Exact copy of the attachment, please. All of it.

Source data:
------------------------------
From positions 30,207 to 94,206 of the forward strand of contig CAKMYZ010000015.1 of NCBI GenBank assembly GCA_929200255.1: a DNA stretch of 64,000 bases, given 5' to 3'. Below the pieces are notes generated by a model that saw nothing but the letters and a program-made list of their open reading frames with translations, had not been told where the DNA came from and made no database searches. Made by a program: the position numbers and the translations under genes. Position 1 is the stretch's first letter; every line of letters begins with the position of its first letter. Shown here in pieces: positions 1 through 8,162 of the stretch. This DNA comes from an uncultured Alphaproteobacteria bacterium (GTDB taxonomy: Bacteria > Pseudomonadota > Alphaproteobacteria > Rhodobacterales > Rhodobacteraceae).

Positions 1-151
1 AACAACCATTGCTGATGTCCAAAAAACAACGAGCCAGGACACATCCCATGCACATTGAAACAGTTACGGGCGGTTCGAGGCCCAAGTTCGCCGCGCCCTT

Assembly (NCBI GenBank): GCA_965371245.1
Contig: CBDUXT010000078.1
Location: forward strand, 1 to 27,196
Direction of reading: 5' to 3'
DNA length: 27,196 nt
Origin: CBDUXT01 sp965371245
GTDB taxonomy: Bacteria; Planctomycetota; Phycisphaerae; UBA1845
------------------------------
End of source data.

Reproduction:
From positions 30,207 to 94,206 of the forward strand of contig CAKMYZ010000015.1 of NCBI GenBank assembly GCA_929200255.1: a DNA stretch of 64,000 bases, given 5' to 3'. Below the pieces are notes generated by a model that saw nothing but the letters and a program-made list of their open reading frames with translations, had not been told where the DNA came from and made no database searches. Made by a program: the position numbers and the translations under genes. Position 1 is the stretch's first letter; every line of letters begins with the position of its first letter. Shown here in pieces: positions 1 through 8,162 of the stretch. This DNA comes from an uncultured Alphaproteobacteria bacterium (GTDB taxonomy: Bacteria > Pseudomonadota > Alphaproteobacteria > Rhodobacterales > Rhodobacteraceae).

Positions 1-151
1 AACAACCATTGCTGATGTCCAAAAAACAACGAGCCAGGACACATCCCATGCACATTGAAACAGTTACGGGCGGTTCGAGGCCCAAGTTCGCCGCGCCCTT

Assembly (NCBI GenBank): GCA_965371245.1
Contig: CBDUXT010000078.1
Location: forward strand, 1 to 27,196
Direction of reading: 5' to 3'
DNA length: 27,196 nt
Origin: CBDUXT01 sp965371245
GTDB taxonomy: Bacteria; Planctomycetota; Phycisphaerae; UBA1845